Since coming to government in 1999, this Labour led government has supported Globalisation and international trade liberalisation ¡V in other words, the same old Neo-Liberal policies pushed by Douglas and co and still being pushed by a number of western governments and international organisations like the WTO, IMF and the World Bank. Globalisation is the term used to describe their economic ideal, where we live in an international free market ¡V with as little government or state intervention in the economy as possible. 30 years ago the poorest 20% of the world¡¦s population accounted for 2.3% of private consumption expenditure; 30 years later the poorest 20% now account for only 1.3% of private consumption expenditure. Meanwhile the top 20% consume 86% of private consumption expenditure (much higher than 30 years ago). In the last 30 years the policies of Neo-Liberalism and Globalisation have been imposed upon the world¡¦s people, and perpetuated the gap that exists between rich and poor. Globalisation has caused massive job losses in the western world, and at the same time massive wealth losses in the 3rd or developing world. Many now compare the current Globalisation policies with the policies of Imperialism in the 19th and 20th century, as the economic effect is very similar.

One of the main ways the current government has supported the Globalisation process is by trying to get Free Trade agreements with a number of trading partners. The first of these was the Singapore deal. While National had begun work on the deal, Labour when in office continued to negotiate as if there hadn¡¦t been a change of government. This deal was described as the ¡¥Trojan horse¡¦ and expected to be the 1st of many such deals. Since last year the MFAT have been negotiating a Free Trade deal with Hong Kong, which was originally to be signed before the end of last year. By March of this year it seemed as though the wheels had come off the negotiations when Jim Sutton put out a press release saying ¡§New Zealand has told Hong Kong that it cannot accept a trade agreement with unenforceable rules of origins¡¨. The concern was that goods ¡V in particular textile goods could be produced in China (a country with a reputation of bad labour standards which hasn¡¦t recognised a number of ILO international labour rules) and smuggled into Hong Kong (as since 1997 Hong Kong has been part of China). If that happened the New Zealand textile industry would be wiped out, putting 20,000 people out of work.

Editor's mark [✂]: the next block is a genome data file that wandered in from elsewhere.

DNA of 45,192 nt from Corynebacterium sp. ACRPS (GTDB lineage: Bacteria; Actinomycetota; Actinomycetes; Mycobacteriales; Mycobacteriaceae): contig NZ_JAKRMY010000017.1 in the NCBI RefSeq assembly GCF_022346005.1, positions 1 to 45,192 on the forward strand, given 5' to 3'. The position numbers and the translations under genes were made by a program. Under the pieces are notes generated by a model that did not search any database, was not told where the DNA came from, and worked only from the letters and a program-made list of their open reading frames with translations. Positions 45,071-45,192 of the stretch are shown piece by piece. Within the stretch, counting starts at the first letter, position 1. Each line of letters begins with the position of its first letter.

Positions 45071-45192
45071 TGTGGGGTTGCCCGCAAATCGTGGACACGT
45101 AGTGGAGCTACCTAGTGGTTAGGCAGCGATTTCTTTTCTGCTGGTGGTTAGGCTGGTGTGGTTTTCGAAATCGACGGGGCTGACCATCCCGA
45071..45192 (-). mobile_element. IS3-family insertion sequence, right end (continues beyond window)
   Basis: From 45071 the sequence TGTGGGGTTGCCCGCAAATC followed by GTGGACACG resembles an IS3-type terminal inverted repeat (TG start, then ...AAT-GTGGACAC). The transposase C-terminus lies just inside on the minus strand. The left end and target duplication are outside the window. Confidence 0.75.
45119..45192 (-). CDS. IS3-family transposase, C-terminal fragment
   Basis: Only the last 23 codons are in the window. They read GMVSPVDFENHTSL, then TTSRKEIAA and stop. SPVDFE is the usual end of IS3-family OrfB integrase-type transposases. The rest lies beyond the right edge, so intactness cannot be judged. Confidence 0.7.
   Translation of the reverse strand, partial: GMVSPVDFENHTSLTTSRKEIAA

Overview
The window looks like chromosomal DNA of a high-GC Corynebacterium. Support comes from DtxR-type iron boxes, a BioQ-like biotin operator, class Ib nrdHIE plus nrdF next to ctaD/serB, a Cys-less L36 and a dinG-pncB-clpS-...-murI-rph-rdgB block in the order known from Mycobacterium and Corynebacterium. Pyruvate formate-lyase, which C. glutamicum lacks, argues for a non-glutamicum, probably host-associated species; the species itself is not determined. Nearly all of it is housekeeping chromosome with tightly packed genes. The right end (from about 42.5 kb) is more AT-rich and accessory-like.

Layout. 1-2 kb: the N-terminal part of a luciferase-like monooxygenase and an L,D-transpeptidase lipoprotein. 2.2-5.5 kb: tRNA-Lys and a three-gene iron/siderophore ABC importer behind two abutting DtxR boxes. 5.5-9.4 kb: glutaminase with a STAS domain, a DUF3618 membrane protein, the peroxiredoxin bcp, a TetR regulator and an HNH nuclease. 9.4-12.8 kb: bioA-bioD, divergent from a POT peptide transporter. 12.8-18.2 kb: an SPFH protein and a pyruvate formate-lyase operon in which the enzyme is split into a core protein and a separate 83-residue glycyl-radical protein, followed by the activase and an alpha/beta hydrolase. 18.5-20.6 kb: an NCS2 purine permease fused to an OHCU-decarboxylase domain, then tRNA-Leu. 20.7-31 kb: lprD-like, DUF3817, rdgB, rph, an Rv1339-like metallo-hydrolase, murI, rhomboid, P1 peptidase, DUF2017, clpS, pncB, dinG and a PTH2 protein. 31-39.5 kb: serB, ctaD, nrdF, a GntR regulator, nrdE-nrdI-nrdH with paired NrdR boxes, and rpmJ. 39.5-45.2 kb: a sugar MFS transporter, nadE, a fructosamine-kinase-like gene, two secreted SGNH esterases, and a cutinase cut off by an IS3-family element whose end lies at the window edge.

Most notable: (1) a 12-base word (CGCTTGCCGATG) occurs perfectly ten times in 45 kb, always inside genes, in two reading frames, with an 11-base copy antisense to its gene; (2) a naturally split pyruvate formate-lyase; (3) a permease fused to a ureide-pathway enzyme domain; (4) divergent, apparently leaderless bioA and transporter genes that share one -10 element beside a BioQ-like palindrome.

A number of people argue that Free Trade is OK as long as there are good rules of origin and social clauses. This is wrong as social clauses and rules of origins are usually unenforceable ¡V as is the case with Hong Kong. And they fail to address the deeper problems with the economic model that these agreements implement.

At the moment it looks unlikely that a Free Trade deal will be signed with Hong Kong. However there is a real risk that the negotiations will be closed down for election year and then quietly brought to a conclusion after the election. Meanwhile the government seems determined to shift its focus onto negotiations with the US and make trade-offs to get on side with the Americans ¡V as if there is not enough evidence to show that this is pure fantasy.

Instead of signing Free Trade agreements, the current government should be looking at ways to develop the New Zealand economy, and in developing jobs and wealth for this country. Free Trade and Globalisation undermines any attempt at doing this.

ENDS